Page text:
My new novel, The SAVANT, has just been published and I'm thrilled to see the first two reviews posted on Amazon. Many thanks to those reviewers, who I don't know. I wish I did. I wish I could thank them.
One of them made a surprising comment. She said, "This book did something to me that I cannot explain. It made me feel different in a way nothing ever has."
That's quite a statement, and it genuinely touched me. An editor who read the draft said something similar. The book seems to have an impact on readers.
The SAVANT is a deviation from most of my previous books, which tend to be action driven. This one is different. When I was finished writing the book, I realized that it is something special, and suspected that readers will either love it or hate it. Of course, authors want their books to be liked. Perhaps all those previous books were just the process of learning the craft of writing. The SAVANT took me to a new zone. I broke some "novel-writing rules" along the way.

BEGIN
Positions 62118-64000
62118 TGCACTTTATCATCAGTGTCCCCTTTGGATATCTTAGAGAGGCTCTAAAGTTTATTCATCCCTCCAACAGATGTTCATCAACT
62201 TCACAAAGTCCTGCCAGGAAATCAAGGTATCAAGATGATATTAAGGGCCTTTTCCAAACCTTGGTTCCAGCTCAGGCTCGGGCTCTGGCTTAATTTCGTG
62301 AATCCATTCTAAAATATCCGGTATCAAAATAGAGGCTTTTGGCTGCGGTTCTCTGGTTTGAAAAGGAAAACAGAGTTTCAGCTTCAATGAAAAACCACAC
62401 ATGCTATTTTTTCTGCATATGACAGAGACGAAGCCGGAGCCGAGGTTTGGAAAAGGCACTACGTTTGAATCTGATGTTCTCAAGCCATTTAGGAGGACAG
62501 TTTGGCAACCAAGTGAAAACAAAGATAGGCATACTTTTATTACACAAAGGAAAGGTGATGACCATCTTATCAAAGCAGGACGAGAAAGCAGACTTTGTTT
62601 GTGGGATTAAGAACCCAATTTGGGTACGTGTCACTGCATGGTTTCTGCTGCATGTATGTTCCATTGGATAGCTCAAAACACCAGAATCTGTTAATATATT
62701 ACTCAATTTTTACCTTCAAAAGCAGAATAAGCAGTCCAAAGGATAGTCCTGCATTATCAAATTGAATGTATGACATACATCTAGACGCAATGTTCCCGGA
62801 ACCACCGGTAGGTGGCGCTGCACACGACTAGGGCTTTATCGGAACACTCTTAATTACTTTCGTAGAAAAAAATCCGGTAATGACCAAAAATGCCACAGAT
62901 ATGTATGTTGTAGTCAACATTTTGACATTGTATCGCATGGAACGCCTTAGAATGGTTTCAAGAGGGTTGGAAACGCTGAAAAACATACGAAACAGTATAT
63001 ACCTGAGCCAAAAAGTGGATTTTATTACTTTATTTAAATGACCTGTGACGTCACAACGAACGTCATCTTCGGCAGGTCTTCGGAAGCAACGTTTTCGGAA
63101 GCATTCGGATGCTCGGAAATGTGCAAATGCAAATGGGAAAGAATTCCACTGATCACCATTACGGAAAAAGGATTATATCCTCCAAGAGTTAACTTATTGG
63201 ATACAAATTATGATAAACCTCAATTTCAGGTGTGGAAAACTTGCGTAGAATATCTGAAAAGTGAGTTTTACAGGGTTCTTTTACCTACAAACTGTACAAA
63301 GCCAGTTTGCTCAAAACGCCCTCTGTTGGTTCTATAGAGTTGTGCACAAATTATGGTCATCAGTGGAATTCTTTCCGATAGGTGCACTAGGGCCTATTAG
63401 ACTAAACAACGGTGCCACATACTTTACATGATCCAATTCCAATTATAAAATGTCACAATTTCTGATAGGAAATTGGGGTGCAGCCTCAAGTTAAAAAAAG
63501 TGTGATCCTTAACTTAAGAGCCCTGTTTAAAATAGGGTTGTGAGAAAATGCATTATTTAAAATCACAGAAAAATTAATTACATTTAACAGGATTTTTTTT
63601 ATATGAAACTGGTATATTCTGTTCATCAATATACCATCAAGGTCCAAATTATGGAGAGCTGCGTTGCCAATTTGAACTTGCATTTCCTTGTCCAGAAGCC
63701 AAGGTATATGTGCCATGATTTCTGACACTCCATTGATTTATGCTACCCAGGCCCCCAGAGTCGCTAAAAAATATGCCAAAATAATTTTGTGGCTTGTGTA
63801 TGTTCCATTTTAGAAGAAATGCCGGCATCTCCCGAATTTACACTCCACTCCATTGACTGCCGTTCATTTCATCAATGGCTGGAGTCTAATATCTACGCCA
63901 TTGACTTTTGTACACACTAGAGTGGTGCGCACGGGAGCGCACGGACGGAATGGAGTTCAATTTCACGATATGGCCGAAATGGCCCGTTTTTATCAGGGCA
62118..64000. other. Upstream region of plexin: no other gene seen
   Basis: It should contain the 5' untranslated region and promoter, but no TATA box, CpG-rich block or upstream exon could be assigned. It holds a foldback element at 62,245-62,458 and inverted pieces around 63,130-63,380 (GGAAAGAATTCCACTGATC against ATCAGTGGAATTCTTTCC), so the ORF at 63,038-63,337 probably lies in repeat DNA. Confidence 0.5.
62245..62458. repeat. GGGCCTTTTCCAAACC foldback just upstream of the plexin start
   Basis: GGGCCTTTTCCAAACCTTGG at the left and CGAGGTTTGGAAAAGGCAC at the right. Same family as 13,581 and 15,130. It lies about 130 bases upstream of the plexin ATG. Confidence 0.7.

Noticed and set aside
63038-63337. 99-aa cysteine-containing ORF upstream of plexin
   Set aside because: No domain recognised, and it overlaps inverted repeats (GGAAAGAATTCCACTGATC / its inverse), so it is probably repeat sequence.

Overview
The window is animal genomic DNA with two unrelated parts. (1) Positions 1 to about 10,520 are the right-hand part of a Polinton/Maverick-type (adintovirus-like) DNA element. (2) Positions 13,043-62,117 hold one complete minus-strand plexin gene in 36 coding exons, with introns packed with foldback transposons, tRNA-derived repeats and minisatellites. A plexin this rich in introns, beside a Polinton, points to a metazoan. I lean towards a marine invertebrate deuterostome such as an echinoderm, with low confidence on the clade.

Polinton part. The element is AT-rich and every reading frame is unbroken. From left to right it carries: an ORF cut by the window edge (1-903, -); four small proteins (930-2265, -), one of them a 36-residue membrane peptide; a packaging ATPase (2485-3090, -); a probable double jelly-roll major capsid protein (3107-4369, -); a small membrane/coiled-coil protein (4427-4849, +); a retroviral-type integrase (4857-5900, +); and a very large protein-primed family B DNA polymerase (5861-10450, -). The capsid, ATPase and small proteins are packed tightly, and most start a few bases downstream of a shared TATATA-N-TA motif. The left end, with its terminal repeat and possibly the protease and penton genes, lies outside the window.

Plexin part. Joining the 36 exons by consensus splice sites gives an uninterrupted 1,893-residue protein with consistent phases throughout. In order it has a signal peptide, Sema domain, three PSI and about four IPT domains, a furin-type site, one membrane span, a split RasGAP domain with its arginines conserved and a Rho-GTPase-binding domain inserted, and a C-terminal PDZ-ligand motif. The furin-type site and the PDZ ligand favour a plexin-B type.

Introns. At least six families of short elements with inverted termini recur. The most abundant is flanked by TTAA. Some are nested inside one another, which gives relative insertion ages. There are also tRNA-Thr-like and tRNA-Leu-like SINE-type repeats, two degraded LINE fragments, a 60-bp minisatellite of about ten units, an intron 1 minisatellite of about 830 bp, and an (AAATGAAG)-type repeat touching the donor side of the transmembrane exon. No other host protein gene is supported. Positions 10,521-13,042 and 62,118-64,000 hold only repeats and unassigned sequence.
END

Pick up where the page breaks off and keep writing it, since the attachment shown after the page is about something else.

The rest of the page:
In writing stories, teachers tell you that a book lives through the main character's emotions, but what do you do with a character that doesn't experience emotions, at least in a normal way? Yet, readers tell me they are moved by the emotion in this book.
But, that's not all. Perhaps it's the setting that gives the book a uniqueness, or maybe something different? Besides being a downright fun story, The SAVANT touches on perceptions, identity, relationships, spirituality and number of other factors. It's funny, but I didn't consciously do this. It was like the main character told me his story.
Now that The SAVANT is out there, I find myself in a strange state of mind. Typically, when one book is done, I'm jumping on to the next one. While I have several plots sitting on the shelf, I somehow can't approach them. I keep wondering if I'm able to go beyond The SAVANT, and I don't have an immediate answer.